New Zealand scraps Covid-19 test rule for people entering country

WELLINGTON (BLOOMBERG) – Travellers to New Zealand will no longer need to provide a negative Covid-19 test before they arrive in the country from next week.

The requirement will be lifted from 11.59pm on June 20, according to a statement from Covid-19 Response Minister Ayesha Verrall on Thursday (June 16).

The government had previously signalled the need for the test would stop in late July.

“We’ve taken a careful and staged approach to reopening our borders to ensure we aren’t overwhelmed with an influx of cases,” Ms Verrall said. “Our strategy has worked and as a result it’s safe to lift pre-departure test requirements much sooner than planned.”

New Zealand is reopening its border to revive the key tourism industry, with travellers from all nations able to visit from July 24.

The need for foreigners – as well as Kiwis returning home – to take pre-departure tests was seen as an impediment to tourists selecting New Zealand as a destination.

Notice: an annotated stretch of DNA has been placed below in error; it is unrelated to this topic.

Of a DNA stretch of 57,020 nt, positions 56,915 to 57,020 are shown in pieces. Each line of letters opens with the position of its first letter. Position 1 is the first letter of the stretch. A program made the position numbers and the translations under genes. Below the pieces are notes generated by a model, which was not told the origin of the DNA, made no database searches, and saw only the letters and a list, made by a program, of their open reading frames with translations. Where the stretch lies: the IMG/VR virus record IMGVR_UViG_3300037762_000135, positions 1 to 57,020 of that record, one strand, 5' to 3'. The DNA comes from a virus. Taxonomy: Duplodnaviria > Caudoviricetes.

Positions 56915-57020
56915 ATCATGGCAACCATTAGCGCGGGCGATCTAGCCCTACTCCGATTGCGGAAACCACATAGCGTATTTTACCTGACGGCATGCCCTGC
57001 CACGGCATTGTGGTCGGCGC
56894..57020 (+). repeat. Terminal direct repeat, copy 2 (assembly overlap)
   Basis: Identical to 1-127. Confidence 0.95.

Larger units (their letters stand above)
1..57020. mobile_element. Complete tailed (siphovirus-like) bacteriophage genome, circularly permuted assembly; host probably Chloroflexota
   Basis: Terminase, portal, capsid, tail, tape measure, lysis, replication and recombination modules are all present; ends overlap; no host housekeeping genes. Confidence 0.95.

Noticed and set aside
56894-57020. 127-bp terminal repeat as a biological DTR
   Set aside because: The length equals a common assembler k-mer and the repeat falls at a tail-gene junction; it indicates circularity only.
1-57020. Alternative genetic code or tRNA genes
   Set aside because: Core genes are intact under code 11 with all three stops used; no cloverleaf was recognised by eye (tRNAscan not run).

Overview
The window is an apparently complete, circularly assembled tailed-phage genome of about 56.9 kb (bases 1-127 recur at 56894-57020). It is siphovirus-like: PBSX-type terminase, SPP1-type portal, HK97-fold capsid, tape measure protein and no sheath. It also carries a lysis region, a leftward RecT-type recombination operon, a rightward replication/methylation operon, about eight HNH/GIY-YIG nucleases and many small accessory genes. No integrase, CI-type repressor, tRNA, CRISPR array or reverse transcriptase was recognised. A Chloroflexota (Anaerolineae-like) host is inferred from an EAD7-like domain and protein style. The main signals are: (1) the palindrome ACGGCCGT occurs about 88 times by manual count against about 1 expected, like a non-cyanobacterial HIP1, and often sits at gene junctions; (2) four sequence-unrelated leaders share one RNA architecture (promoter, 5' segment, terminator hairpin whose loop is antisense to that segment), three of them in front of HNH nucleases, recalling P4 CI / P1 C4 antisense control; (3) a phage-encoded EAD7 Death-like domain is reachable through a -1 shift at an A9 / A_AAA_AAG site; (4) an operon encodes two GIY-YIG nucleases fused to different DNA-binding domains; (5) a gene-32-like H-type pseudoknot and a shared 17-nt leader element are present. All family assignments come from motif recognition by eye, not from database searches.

“The removal of the test means planning a trip to New Zealand is made easier and cheaper,” Tourism Minister Stuart Nash said.

“It’s positive we’re able to safely remove pre-departure tests before the winter tourism season and the upcoming Australian school holidays. I know this news will be welcomed by tourism operators across the country.”

Ms Verrall said Covid case numbers are trending down even as 387,000 visitors have entered the country since the border began progressively reopening.

All arrivals are required to test after they enter the country, and there has been a 2-3 per cent positivity rate from those tests, “so we don’t anticipate a significant increase in border cases once the requirement is lifted,” she said.


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